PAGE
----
CONCORD, N.H. (March 22, 2022) – Last week, the New Hampshire House passed a bill that would take the first step toward closing a loophole allowing state and local police to circumvent more stringent state asset forfeiture laws by passing cases off to the feds.
A coalition of seven Republicans introduced House Bill 1101 (HB1101) on Jan. 5. The proposed law would ban police from transferring property seized under state law to a federal agency for federal forfeiture. Asset forfeiture cases would have to be adjudicated under the more stringent forfeiture process. But the legislation would allow state and local law enforcement agencies to pass forfeiture cases to the feds if they participate on a federal task force.
“Paragraph I shall only apply to a seizure by a state or local law enforcement agency pursuant to its own authority under state law and without involvement of the federal government in the seizure. Nothing in paragraph I shall be construed to limit state and local law enforcement agencies from participating in a joint task force with the federal government.”
On March 16, the House passed HB1101 by a voice vote.
THE FEDERAL LOOPHOLE
A federal program known as “Equitable Sharing” allows prosecutors to bypass more stringent state asset forfeiture laws by passing cases off to the federal government through a process known as adoption. The DOJ directive reiterates full support for the equitable sharing program, directs federal law enforcement agencies to aggressively utilize it, and sets the stage to expand it in the future.
Law enforcement agencies can circumvent more strict state forfeiture laws by claiming cases are federal in nature. Under these arrangements, state officials simply hand cases over to a federal agency, participate in the case, and then receive up to 80 percent of the proceeds. However, when states merely withdraw from participation, the federal directive loses its impact.
California faced this situation. The state has some of the strongest state-level restrictions on civil asset forfeiture in the country, but state and local police were circumventing the state process by passing cases to the feds. According to a report by the Institute for Justice, Policing for Profit, California ranked as the worst offender of all states in the country between 2000 and 2013. In other words, California law enforcement was passing off a lot of cases to the feds and collecting the loot. The state closed the loophole in 2016.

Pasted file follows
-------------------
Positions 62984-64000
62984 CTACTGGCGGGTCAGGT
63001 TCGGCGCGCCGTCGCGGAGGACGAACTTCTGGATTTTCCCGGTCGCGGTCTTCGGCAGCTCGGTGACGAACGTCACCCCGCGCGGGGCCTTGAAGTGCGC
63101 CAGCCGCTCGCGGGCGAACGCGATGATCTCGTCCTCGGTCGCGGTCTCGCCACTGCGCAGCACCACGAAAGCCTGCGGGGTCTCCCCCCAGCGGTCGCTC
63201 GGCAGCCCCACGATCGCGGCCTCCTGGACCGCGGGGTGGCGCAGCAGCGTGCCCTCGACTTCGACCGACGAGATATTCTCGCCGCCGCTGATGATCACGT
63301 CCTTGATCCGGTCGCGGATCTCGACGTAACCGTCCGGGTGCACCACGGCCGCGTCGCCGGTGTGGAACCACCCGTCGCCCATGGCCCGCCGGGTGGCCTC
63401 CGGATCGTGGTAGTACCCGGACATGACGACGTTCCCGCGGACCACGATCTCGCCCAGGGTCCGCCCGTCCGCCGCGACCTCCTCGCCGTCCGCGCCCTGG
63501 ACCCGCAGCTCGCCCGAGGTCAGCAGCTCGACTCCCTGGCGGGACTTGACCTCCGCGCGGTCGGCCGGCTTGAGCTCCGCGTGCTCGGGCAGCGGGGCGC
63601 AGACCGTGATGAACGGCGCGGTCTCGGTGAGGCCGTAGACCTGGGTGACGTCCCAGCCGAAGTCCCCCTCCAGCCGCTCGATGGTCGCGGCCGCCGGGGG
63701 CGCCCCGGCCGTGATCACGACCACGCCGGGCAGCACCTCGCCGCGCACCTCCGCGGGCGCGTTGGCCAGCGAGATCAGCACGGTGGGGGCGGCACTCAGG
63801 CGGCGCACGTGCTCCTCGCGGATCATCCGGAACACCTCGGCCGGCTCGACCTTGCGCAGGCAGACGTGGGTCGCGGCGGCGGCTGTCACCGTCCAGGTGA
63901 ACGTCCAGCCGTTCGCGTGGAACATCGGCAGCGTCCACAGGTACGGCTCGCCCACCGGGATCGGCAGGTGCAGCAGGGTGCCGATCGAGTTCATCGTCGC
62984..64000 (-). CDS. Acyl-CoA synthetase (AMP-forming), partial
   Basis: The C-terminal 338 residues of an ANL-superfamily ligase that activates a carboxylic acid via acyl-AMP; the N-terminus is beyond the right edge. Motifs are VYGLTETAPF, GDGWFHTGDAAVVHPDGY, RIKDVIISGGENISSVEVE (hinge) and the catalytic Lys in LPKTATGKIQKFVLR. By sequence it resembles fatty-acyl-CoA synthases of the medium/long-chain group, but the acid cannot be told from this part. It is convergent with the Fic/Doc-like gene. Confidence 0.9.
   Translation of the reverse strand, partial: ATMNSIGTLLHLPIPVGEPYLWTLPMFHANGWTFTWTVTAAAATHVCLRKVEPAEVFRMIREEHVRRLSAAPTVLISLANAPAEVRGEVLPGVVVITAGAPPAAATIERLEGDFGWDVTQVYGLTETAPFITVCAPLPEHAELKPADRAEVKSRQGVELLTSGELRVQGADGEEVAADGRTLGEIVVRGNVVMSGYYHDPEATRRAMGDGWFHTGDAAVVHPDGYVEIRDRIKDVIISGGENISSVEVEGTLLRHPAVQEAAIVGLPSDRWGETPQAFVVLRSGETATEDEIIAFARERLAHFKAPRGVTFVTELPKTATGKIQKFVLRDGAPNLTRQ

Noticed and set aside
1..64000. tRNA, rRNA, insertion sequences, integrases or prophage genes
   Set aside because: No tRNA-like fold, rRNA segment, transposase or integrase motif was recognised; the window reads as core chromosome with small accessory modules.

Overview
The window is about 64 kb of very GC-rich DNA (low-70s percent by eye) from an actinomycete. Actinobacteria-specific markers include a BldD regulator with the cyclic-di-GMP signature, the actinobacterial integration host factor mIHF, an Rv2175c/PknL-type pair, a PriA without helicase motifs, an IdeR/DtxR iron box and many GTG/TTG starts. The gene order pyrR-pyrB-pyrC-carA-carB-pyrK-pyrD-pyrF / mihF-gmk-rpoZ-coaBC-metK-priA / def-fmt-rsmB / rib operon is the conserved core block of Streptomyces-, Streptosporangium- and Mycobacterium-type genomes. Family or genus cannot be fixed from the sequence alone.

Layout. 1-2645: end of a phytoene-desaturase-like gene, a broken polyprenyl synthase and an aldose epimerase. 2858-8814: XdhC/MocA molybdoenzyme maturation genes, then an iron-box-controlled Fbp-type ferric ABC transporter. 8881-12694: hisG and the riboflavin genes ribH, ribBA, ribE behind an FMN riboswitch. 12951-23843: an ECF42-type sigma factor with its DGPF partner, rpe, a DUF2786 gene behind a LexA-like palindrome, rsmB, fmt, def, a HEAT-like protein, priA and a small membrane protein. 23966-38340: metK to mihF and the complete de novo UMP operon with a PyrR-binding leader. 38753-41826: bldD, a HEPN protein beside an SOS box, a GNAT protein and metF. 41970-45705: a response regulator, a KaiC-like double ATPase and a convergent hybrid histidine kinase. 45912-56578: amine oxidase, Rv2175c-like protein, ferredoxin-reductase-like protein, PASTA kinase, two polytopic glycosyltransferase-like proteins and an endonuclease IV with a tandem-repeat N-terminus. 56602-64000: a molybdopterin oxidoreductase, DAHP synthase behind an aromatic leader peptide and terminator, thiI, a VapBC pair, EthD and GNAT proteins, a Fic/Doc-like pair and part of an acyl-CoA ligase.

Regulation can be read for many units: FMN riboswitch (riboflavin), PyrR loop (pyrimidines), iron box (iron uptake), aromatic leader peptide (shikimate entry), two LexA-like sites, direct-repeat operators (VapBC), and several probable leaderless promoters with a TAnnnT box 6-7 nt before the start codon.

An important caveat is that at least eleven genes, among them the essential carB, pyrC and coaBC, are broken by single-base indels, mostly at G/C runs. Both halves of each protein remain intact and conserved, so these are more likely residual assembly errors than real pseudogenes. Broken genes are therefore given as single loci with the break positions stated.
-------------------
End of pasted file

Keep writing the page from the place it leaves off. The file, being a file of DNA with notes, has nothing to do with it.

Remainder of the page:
According to the Institute for Justice, federal equitable sharing revenues in New Hampshire dwarf state asset forfeiture revenues by a factor of 10. That means state agencies are transferring most cases to the feds.
The passage of HB1101 would prohibit police from transferring at least some cases to federal authority. But property seized by a joint task force could still be transferred to the feds to take advantage of the less stringent federal forfeiture process and equitable sharing.
We don’t really have any way of knowing how many cases the federal government adopts through task forces and how many cases are investigated solely by the state and then sent to the feds after the fact. And as an attorney with the Institute for Justice put it, “what it means to be on a joint task force can be murky.”
An IJ lawyer testified in support of the bill. He said even incremental steps are important. He also said it provides an opportunity to educate legislators who “face tremendous difficulties learning a subject well enough to overcome their deference to law enforcement.”
While some people believe the Supreme Court “ended asset forfeiture, its opinion in Timbs v. Indiana ended nothing. Without further action, civil asset forfeiture remains. Additionally, as law professor Ilya Somin noted, the Court left an important issue unresolved. What exactly counts as “excessive” in the civil forfeiture context?
“That is likely to be a hotly contested issue in the lower federal courts over the next few years. The ultimate effect of today’s decision depends in large part on how that question is resolved. If courts rule that only a few unusually extreme cases qualify as excessive, the impact of Timbs might be relatively marginal.”
Going forward, opponents of civil asset forfeiture could wait and see how lower federal courts will address this “over the next few years,” or they can do what a number of states have already taken steps to do, end the practice on a state level, and opt out of the federal equitable sharing program as well.
HB1101 will now move to the Senate for further consideration. Once it is assigned to a Senate committee, it must receive a hearing and a vote. An “ought to pass” recommendation would enhance its chance for passage in the full Senate.
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